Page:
The country where we encounter many obstacles that are difficult to overcome is Rwanda. In particular, the government has stipulated that all religious confessions should own a large plot of land (at least five acres) and build a church in accordance with the European standards (water, parking, toilets for men and women, floor tiles, and many others…) and not conduct a divine liturgy in the countryside under the trees.
Ten out of the eighteen parish communities that we had have been closed due to the fact that we did not have the plots required and, in general, we did not meet the new standards. Naturally, we are very concerned about the souls we have baptized (5,000 catechumens and baptized + 2,500 on hold), since we cannot have them gathered. We do not want to be pessimistic, and we always believe that our brothers in Greece, despite all the difficulties they have to face, will help us, as they have done so many times in the past, so that we can buy some plots. These in Rwanda are very expensive indeed, especially the ones near a street (about €30,000-40,000). As for the construction of a small church, that varies from € 60,000-100,000.
The government also calls on us to support its social work for the help of orphans, widows, and multimember families through our own contribution. Our parishes in Rwanda are served by five priests, four deacons, two sub-deacons and fifteen readers, who, in the absence of a priest, read the typikon. We are also moving forward with the translation project: Translation of the Divine Liturgies of St. John the Chrysostom and St. Basil the Great, the pre-sanctified liturgy as well as the services of all the Holy Sacraments.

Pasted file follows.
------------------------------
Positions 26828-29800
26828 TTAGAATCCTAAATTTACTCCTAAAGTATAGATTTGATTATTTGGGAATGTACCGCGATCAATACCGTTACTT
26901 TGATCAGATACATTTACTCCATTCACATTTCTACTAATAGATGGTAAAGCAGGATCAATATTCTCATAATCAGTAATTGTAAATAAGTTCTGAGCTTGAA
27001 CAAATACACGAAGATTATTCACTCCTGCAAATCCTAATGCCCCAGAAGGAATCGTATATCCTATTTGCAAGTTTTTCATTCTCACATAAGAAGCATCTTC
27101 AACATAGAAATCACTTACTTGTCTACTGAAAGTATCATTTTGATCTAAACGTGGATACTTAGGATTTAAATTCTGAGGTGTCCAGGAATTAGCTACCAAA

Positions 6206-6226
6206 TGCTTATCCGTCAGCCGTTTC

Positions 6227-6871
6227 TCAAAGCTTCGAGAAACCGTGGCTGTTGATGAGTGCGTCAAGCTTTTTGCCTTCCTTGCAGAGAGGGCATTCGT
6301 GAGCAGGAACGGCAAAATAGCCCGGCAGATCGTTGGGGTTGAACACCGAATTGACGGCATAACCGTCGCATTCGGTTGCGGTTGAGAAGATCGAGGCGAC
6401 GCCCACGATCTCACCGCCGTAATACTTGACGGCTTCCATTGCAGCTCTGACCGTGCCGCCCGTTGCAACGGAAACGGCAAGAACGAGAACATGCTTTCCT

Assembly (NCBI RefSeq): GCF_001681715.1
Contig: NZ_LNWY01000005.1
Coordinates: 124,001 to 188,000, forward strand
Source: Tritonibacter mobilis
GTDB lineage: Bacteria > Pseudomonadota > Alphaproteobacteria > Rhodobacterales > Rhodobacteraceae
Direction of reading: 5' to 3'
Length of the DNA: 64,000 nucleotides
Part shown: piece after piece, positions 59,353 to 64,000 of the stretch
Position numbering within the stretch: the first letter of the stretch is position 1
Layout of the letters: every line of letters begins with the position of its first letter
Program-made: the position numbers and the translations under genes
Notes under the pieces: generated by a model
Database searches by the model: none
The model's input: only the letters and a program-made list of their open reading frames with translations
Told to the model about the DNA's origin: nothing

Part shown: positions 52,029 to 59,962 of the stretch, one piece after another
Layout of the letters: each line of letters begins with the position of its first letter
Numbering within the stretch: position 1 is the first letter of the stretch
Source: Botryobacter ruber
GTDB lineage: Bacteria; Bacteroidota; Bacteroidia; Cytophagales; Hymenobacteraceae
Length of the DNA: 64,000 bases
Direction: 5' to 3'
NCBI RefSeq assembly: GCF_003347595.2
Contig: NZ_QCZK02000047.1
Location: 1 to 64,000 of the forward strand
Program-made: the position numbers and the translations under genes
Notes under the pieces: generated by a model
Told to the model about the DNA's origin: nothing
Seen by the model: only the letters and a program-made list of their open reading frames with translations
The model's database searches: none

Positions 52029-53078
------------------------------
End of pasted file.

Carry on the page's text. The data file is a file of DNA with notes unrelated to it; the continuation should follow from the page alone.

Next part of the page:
In Burundi, things are a bit different. The government grants plots of land to us on the strict condition that we have finished the building construction within a fixed period of time. And since our conviction is that Education saves the man, we started building six rooms in Buramata region, where the “St. Paisios Middle School” will be housed— an oasis in the desert. We felt it was necessary since all the children who finished Primary School and considered Secondary School study had to walk at least ten kilometers on a daily basis. I will not abuse your love and your patience. I would just like to ask you to pray to God for us and for the success of the missionary work.
You are always in our prayers and in our hearts. Thank you for supporting us in our work. Without your moral and material assistance, none of these would have been achieved.
Articles by bishop Innocentios
Diocese of Burundi & Rwanda
In our blog
Two years of missionary ministry in Burundi & Rwanda
1st July 2018: how was celebrated the Rwandan Independence Day in the Orthodox Church!...
The Wisdom of the Orthodox Church in Burundi: Victory Against Death - The Sadness and Joy of Holy Saturday!
Police officer was arrested in Bujumbura because he refused to use force against demonstrators (& here)
"Au Rwanda, les missionnaires orthodoxes auront comme principale tâche..."
Eight principal areas of convergence between African spirituality and Ancient Christianity
Orthodox Mission in Tropical Africa (& the Decolonization of Africa)
How “White” is the Orthodox Church?